Dr Melissa Morrissey is a pediatrician with nearly 20 years experience caring for infants and families. Dr T Berry Brazelton, one of the world’s most well-known pediatricians and child development experts, taught her to observe and interpret infant behavior, and to provide expert guidance to parents. Dr Brazelton’s methods and mentorship are the inspiration for Wonder Winks.
Before focusing exclusively on general pediatrics, Dr Melissa worked with newborns in a hospital setting for 13 years, caring for infants and providing lactation support to new mothers. She practices General Pediatrics at Battery Park Pediatrics in New York City.
While incorporating temperament into her everyday practice, Dr Melissa recognizes the limits of a traditional medical setting. She developed an integrative practice to better provide temperament based guidance and support to interested families. She is also the mother of two energetic young children who have challenged her, and helped her grow, in ways she never expected.
Education and Faculty Appointments
BA, Psychology and neuroscience, University of Colorado- Boulder.
MD, New York Medical College.
Pediatric Residency, Columbia University’s College of Physicians and Surgeons
Community Pediatrics, Anne E Dyson Community Pediatrics Training Initiative.
Pediatric Faculty Appointments, Neonatal Attending Physician and Clinical Instructor, Columbia College of Physicians and Surgeons, and SUNY Downstate Medical Center.
Certified Breastfeeding Trainer
Certified in NBO, NBAS, and Touchpoints.
Dr Melissa has been hosting temperament and behavior parenting workshops since 2005. She trained with certified behavior specialists and gained first hand experience implementing behavior interventions.
Medical evaluations or advice can only be provided to primary care patients of Battery Park Pediatrics.
Parenting services cannot be combined with pediatric primary care office visits.
About Dr T Berry Brazelton
Brazelton's foremost achievement in pediatrics and child development has been to increase pediatricians' awareness of, and attention to, the effect of young children's behavior, activity states, and emotional expressions on the ways their parents react to, and thereby affect them. For example, one of his first publications in the field of psychology was a study with Kenneth Kaye of the interaction between babies' sucking at breast or bottle and the mother's attempts to maintain it, the earliest form of human "dialogue". The Brazelton Neonatal Behavioral Assessment Scale (NBAS) assesses not only the physical and neurological responses of newborns, but also their emotional well being and individual differences.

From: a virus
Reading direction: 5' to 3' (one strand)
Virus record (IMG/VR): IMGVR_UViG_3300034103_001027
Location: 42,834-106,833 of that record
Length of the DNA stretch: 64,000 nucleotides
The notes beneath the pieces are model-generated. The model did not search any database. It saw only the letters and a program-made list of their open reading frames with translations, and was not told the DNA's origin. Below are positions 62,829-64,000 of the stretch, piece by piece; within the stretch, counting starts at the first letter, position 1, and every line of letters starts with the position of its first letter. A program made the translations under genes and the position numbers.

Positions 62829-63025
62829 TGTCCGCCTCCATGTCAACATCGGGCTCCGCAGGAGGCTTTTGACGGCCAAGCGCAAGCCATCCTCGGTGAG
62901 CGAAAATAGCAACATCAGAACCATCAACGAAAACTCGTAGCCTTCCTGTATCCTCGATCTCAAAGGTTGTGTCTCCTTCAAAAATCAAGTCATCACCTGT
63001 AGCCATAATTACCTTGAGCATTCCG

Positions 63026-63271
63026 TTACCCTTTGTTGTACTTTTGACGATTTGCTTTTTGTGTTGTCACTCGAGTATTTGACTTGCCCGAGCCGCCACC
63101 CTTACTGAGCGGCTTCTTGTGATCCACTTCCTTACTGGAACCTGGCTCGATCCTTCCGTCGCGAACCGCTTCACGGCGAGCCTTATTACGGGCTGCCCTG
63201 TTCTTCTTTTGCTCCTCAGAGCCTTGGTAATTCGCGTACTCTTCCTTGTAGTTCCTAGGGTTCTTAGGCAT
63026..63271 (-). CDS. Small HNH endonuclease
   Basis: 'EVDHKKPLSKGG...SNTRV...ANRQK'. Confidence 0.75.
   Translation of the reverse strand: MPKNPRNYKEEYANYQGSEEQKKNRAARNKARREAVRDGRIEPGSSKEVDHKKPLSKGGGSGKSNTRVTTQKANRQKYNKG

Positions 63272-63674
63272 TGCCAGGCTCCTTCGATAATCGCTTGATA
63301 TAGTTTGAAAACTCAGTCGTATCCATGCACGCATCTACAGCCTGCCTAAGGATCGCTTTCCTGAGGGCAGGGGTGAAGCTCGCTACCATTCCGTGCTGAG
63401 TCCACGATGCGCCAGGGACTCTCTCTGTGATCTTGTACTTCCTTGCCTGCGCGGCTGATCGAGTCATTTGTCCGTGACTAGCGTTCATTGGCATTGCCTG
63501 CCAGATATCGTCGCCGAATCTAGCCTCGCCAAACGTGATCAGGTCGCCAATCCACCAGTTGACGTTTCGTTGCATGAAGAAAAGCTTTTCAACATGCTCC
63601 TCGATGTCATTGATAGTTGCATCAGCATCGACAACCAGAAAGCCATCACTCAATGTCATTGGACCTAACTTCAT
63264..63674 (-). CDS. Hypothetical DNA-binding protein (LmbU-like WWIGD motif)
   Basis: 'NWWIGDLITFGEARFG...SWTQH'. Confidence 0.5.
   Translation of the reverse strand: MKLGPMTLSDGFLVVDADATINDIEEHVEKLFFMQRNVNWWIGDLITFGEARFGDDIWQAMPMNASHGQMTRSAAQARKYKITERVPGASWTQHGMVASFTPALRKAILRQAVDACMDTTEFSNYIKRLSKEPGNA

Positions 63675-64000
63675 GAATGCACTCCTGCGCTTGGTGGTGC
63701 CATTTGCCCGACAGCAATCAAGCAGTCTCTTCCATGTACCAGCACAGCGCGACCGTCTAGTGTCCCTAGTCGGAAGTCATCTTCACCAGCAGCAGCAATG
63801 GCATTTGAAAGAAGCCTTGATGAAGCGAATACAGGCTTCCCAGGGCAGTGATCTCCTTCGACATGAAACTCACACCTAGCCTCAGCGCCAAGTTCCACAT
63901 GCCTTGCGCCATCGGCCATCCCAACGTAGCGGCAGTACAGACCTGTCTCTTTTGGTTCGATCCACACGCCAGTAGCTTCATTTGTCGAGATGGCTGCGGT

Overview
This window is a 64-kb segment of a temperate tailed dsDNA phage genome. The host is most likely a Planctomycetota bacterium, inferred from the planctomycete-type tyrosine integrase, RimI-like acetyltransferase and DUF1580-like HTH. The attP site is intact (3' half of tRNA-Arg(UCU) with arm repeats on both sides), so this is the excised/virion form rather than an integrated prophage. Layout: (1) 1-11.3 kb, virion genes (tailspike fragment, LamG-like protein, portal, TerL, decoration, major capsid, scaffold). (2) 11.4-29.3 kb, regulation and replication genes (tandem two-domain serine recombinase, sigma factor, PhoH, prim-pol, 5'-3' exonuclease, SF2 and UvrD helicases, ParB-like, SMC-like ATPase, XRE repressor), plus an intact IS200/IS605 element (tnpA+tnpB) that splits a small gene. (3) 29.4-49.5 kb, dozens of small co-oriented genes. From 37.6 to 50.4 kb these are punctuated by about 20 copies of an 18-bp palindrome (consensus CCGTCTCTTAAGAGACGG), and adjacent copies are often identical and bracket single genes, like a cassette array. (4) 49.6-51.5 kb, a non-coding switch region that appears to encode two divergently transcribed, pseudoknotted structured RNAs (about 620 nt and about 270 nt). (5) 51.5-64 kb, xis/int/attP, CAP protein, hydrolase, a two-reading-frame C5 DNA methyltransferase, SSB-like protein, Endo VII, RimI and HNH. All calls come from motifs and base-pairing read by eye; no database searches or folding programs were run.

The Neonatal Behavioral Assessment Scale (NBAS) looks at a wide range of behaviors and is suitable for examining newborns and infants up to two months old. By the end of the assessment, the examiner has a behavioral "portrait" of the infant, describing the baby's strengths, adaptive responses and possible vulnerabilities. The examiner shares this portrait with parents to develop appropriate caregiving strategies aimed at enhancing the earliest relationship between babies and parents. It evaluates a wide range of 38 behaviors to build a behavioral profile of an infant up to 2 months old. The Scale contains 28 behavioral and 18 reflex items. It assesses the baby's capabilities across different developmental areas (autonomic, motor, state and social-interactive systems) and describes how infants integrate these areas as they adapt to their new environment .This approach was innovative for recognizing that a baby is a highly developed organism, even when just newly born. The profile describes the baby's strengths, adaptive responses and possible vulnerabilities.
The NBAS is based on several key assumptions. First, infants, even ones that seem vulnerable, are highly capable when they are born. "A newborn already has nine months of experience when she is born," Dr. Brazelton notes. "She is capable of controlling her behavior in order to respond to her new environment." Second, babies "communicate" through their behavior, which, although it may not always seem like it, is a rational language. Not only do infants respond to cues around them, like their parents' faces, but they also take steps to control their environment, such as crying to get a response from their caregivers. Third, infants are social organisms, individuals with their own unique qualities, ready to shape as well as be shaped by the caregiving environment.